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Vets welcome NI plans to prosecute BVD offenders
“We welcome this announcement and hope that it will motivate the small number of herd keepers who continue to keep untested animals to comply with the legislation" - Aurelie Moralis, BVA NI Branch president. 
A small number of herd keepers continue to keep untested animals

Vets have welcomed a move by Northern Ireland’s Department of Agriculture, Environment and Rural Affairs (DAERA) to take enforcement action against herd keepers who breach the testing requirements of the Bovine Viral Diarrhoea (BVD) eradication programme.

Under the new plans, herds with significant numbers of untested animals born before 1 March 2016 (when compulsory testing began) will be contacted and will have 30 days to have their animals tested. Failure to do so may result in prosecution.

Aurelie Moralis, president of BVA Northern Ireland Branch, said: “The introduction of compulsory BVD testing in 2016 has proved very successful in moving Northern Ireland towards our ultimate goal of being BVD free. The majority of farmers are already engaging well with the process to control BVD. However, the success of the eradication programme relies on the commitment and compliance of every herd keeper in Northern Ireland.
 
“We welcome this announcement and hope that it will motivate the small number of herd keepers who continue to keep untested animals to comply with the legislation. We encourage vets to remind their clients that BVD testing is both advisable and compulsory and that failure to comply may now result in prosecution.”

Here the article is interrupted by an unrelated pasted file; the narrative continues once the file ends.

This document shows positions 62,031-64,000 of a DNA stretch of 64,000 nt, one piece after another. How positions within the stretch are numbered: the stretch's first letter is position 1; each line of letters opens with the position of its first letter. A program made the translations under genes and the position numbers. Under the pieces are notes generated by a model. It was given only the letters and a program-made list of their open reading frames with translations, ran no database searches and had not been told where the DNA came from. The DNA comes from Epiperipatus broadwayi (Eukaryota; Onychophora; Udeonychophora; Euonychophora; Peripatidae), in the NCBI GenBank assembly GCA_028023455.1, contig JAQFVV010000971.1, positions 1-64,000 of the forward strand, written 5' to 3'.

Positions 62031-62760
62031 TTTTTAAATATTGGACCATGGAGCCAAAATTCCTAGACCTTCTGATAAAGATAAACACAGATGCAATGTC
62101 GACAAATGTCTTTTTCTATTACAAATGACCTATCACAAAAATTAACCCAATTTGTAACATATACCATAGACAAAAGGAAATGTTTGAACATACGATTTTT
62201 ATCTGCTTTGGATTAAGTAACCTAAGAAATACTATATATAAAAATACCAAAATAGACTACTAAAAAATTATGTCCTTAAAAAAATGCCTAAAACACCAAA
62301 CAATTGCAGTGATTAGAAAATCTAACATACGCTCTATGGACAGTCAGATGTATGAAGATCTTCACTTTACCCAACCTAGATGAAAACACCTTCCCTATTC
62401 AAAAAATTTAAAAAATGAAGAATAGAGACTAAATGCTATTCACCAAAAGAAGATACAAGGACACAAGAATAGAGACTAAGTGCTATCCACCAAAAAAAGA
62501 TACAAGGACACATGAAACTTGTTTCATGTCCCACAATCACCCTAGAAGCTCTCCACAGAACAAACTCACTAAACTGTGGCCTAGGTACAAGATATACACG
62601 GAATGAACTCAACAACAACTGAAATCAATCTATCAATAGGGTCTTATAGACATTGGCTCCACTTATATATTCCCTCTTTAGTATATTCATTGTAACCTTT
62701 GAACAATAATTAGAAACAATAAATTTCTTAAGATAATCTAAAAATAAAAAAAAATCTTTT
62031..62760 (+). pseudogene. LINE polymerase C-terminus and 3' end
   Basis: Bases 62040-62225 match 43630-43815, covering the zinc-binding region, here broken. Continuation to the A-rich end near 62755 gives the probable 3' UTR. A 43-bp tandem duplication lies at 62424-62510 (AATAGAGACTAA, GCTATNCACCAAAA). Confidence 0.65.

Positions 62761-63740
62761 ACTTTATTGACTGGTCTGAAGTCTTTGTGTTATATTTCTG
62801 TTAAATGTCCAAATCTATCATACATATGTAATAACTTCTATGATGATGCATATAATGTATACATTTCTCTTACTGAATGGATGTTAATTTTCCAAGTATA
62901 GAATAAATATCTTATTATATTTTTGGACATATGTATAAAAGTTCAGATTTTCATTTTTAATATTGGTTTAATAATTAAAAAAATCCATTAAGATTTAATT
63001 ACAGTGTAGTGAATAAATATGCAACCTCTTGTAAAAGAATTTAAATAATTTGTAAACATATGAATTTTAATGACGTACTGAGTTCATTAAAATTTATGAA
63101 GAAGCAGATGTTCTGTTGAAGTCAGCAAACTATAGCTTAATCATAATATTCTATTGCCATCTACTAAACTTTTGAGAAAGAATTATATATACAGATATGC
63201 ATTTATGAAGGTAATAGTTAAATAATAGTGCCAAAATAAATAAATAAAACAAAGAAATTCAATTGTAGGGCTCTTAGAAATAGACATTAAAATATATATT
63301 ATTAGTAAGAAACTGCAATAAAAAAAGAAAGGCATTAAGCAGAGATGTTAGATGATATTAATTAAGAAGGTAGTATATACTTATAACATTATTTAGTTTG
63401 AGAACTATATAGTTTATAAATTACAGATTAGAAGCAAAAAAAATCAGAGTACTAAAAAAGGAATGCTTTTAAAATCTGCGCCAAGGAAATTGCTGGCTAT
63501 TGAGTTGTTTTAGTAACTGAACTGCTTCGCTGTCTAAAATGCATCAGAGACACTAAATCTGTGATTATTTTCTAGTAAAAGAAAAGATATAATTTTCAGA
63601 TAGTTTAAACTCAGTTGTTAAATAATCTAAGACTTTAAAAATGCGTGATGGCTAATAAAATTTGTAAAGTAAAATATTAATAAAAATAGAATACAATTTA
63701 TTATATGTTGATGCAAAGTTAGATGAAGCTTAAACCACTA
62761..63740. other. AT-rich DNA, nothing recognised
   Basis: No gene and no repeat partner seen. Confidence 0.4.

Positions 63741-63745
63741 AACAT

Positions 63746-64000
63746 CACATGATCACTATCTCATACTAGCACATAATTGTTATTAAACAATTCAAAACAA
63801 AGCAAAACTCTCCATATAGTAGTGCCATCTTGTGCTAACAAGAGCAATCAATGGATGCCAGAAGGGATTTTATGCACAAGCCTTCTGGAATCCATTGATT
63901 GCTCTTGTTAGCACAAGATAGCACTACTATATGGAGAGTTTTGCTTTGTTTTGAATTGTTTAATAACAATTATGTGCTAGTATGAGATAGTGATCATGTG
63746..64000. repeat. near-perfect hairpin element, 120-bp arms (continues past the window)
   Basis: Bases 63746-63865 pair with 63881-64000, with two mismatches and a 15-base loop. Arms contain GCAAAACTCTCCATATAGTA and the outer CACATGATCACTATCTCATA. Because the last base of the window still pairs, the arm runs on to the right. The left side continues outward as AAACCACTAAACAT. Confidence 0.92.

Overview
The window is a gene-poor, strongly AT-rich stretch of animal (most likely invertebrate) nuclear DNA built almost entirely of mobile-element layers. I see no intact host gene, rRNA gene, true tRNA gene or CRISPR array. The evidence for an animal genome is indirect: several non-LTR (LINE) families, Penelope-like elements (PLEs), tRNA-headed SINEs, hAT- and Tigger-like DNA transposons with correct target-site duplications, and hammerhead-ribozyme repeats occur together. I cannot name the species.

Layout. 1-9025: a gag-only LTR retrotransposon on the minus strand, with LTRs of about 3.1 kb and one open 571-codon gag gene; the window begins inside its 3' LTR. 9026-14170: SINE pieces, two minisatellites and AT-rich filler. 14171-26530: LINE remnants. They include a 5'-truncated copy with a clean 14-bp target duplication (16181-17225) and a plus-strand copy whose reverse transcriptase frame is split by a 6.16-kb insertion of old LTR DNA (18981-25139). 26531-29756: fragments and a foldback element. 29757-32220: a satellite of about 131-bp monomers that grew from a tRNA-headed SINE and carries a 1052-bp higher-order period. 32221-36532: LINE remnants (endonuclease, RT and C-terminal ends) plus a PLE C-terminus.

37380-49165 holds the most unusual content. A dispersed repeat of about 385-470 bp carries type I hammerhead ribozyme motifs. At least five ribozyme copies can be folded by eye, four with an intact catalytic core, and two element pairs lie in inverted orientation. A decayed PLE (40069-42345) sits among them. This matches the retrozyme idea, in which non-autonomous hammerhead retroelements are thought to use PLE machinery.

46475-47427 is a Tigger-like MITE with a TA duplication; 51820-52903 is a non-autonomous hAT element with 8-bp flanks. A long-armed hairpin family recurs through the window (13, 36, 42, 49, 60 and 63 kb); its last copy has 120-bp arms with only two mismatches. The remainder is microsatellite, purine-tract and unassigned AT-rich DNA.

Chief veterinary officer Robert Huey said: “Since BVD testing became compulsory we have seen a significant drop in the prevalence of BVD, however, it is disappointing that a small number of herd keepers continue to keep untested animals. Some of these are likely to be persistently infected with BVD virus so they are a disease risk, both to the current herd and to neighbouring herds.”

He continued: “BVD eradication is dependent on herd keepers being aware of the status of their animals and taking appropriate action. The Department has a responsibility to ensure the legislation is adhered to and we will seek to enforce this through the courts if necessary.”

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RSPCA braced for ‘hectic hedgehog month’

News Story 1
 The RSPCA says that it is bracing itself for a ‘hectic hedgehog month’ after calls to the charity about the creatures peaked this time last year.

More than 10,000 calls about hedgehogs were made to the RSPCA’s national helpline in 2018, 1,867 of which were in July. This compares with just 133 calls received in February of the same year.

Evie Button, the RSPCA’s scientific officer, said: “July is our busiest month for hedgehogs. Not only do calls about hedgehogs peak, but so do admissions to our four wildlife centres as members of the public and our own officers bring in orphaned, sick or injured animals for treatment and rehabilitation.” 

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ASF traces found in seized meat at NI airport

More than 300kg of illegal meat and dairy products were seized at Northern Ireland’s airports in June, DAERA has revealed.

A sample of these were tested at the Agri-Food and Biosciences Institute, resulting in the detection of African swine fever DNA fragments.

DAERA said that while the discovery does not pose a significant threat to Northern Ireland’s animal health status, it underlines the importance of controls placed on personal imports of meat and dairy products. Holidaymakers travelling overseas are being reminded not to bring any animal or plant products back home.